6. Make a Study Plan.
    A study plan can be helpful, especially at the beginning of the semester when the workloads can seem overwhelming, and also during particularly busy weeks such as exam periods and the usually stressful end-of-semester period.  Creating and balancing your work ethic by means of well-crafted study plans can also contribute to having more time for your personal or social activities.
  7. Order Your Priorities.
    Too many things going on at the same time can cause confusion with regard to which tasks should be addressed first, or even a sense of loss-of-control or information overload.  Thus, defining your priorities at the start of the semester can help you avoid feeling overwhelmed later on. Which accomplishments are most important to you?  Do you need to concentrate on your GPA? Or, are you more concerned about your friendships or personal life?  Or, is it professional development and post-graduation employment?  Whatever your goals may be, align your priorities around them. Then, when difficult time management decisions have to be made, you’ll be able to more quickly decide the options that are of greater importance to you.
  8. Try something new.
    If you fall into a rut of having too many routine obligations that begin to adversely affect your motivation, it might be an indicator that you should try something new in order to break up the redundant patterns you’ve created.  A fresh hobby or sport?  Maybe a new student organization?  Or, maybe even making new friends?  Any of these can introduce a feeling of excitement and help break the boredom cycle, leading to an increased level of energy to excel.
  9. Create a Responsible Routine.
    Seemingly at odds with number 8 above, a solid and responsibly-followed routine can lend order to what might otherwise appear to be a chaotic situation.  With new class schedules, homework loads, extracurricular expectations, living situations, and more, life can begin to (seemingly) spin out of control.  A responsible routine – one that includes time for yourself and new interests – developed early in the semester, can help you identify priorities and consistently pursue them.  A good routine may take a bit of time to develop, so don’t be discouraged if you don’t fall into a “positive rut” in just a day or two.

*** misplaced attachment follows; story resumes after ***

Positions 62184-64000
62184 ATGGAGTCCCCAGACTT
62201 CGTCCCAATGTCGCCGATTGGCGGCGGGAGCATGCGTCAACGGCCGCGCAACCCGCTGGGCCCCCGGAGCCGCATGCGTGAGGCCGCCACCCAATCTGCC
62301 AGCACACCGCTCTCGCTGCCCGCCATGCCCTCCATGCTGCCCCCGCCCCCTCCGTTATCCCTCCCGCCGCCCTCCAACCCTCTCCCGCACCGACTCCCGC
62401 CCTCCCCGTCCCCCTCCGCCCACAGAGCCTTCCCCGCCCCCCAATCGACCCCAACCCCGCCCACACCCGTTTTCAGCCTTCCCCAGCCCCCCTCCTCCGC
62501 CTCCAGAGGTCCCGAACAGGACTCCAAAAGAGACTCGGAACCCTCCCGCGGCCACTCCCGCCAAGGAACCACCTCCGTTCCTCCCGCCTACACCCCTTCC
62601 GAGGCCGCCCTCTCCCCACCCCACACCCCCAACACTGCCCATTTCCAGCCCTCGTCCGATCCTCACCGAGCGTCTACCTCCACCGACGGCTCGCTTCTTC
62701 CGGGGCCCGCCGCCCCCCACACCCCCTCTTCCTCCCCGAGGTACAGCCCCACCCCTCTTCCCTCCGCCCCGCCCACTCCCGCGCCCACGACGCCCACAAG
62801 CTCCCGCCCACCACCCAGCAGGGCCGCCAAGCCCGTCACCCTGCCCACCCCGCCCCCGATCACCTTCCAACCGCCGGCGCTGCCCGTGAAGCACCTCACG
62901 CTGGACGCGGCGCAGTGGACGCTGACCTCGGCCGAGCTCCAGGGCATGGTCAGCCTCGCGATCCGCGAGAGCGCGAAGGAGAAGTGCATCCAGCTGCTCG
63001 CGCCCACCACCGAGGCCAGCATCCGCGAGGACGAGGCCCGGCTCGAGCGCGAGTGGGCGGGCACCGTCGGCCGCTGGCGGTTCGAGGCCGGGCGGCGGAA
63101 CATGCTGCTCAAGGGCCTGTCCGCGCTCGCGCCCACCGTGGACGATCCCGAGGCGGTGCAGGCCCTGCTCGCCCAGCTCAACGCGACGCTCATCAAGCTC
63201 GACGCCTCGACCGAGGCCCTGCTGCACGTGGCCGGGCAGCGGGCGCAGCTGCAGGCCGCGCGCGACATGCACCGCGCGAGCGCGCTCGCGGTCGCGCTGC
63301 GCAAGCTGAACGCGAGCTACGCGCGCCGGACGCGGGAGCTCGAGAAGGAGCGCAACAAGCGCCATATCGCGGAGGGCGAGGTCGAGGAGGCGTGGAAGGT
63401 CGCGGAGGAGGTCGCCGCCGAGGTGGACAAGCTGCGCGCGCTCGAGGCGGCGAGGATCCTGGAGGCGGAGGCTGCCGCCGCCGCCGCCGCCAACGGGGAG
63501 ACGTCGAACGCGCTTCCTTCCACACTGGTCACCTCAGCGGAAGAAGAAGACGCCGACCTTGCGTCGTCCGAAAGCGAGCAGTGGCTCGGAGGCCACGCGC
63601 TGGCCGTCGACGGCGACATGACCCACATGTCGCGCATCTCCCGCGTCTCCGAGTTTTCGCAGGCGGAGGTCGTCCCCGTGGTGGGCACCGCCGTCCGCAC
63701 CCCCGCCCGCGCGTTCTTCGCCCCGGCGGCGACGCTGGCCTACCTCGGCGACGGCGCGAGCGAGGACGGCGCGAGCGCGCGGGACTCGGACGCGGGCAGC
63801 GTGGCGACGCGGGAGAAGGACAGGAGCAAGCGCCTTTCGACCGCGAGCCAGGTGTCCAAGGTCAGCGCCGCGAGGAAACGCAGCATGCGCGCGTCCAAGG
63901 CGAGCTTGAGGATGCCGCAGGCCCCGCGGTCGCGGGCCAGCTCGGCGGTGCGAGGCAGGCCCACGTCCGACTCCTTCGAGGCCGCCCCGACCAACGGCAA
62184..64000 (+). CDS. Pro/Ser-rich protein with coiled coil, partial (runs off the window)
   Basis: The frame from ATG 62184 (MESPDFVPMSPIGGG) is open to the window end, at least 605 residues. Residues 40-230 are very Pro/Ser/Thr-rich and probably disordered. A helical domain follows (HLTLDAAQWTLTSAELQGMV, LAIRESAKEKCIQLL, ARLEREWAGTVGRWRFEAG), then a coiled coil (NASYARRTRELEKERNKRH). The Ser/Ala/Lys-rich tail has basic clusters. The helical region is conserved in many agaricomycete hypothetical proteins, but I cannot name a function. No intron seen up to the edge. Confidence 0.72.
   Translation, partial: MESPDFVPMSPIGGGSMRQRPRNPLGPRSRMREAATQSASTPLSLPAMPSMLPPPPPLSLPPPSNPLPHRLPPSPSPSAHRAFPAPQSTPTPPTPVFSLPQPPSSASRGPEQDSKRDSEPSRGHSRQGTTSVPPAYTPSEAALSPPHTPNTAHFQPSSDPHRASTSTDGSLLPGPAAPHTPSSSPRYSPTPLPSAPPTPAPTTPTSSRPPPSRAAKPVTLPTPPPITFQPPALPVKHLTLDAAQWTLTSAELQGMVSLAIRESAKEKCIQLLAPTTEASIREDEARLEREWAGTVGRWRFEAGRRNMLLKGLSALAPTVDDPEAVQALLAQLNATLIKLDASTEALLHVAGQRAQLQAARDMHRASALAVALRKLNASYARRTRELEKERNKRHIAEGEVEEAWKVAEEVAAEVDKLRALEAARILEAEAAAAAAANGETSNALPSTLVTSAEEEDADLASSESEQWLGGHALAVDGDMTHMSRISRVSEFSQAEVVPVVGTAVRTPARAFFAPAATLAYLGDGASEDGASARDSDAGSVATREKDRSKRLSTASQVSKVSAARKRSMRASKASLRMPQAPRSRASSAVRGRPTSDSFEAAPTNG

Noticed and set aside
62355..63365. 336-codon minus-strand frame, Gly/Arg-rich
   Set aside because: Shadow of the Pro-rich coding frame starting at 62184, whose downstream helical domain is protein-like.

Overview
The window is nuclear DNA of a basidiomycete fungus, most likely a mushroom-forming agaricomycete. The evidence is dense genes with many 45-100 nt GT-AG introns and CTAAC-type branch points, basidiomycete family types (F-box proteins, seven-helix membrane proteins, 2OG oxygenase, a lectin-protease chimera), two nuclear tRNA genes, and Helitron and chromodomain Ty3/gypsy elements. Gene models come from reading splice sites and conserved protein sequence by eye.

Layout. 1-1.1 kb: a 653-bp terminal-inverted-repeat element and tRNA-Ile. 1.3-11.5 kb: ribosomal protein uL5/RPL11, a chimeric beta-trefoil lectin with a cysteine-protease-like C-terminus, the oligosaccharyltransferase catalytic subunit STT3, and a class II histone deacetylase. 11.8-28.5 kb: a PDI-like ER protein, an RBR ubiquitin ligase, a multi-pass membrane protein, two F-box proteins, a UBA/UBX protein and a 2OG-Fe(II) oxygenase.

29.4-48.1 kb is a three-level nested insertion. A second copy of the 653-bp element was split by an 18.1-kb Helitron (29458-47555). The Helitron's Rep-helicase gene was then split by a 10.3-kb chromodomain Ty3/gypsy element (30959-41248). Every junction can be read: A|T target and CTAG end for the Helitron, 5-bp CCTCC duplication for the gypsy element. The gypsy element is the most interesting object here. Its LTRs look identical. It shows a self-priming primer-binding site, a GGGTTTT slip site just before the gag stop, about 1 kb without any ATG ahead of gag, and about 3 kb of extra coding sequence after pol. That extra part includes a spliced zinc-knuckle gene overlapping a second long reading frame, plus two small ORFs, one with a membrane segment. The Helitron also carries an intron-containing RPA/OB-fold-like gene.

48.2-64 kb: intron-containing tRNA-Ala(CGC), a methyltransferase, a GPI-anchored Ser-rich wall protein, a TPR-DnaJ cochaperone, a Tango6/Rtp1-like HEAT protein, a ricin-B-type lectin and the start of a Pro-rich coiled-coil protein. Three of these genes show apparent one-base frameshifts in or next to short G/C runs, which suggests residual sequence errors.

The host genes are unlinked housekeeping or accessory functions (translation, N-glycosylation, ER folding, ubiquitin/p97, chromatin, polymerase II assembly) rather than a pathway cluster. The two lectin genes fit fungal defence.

10. Allow Time for Yourself.
    As classes, extracurricular activities, and social life come together to create a solid demand on your time, it’s easy to imagine that you can begin to feel overwhelmed.  So, it’s important to be able to occasionally put normal things aside and to – at least for a brief time – do something that you want to do.  Read a book, go for a run, spend time with a hobby, or just turn off the phone and watch a movie… All of these can help break the boredom cycle and give you a refreshed outlook that will help you avoid that “burned-out” feeling that we all get from time to time.

We all make routines, break routines, constantly modify routines, or even try to avoid them all-together, depending upon our needs at any given moment or circumstance. Returning to school after an extended break is a particular kind of circumstance that can present a significant-enough (though usually transitory) challenge, especially if we’re been out of the academic saddle for a very long period of time.  Each of us has his/her own ways of dealing with this transition, and most of them have worked from us, at least to certain degrees.  But Pres House offers the suggestions outlined above as a deliberate structure that might be of use to those trying to reintegrate (or even integrate for the first time) themselves into a new reality.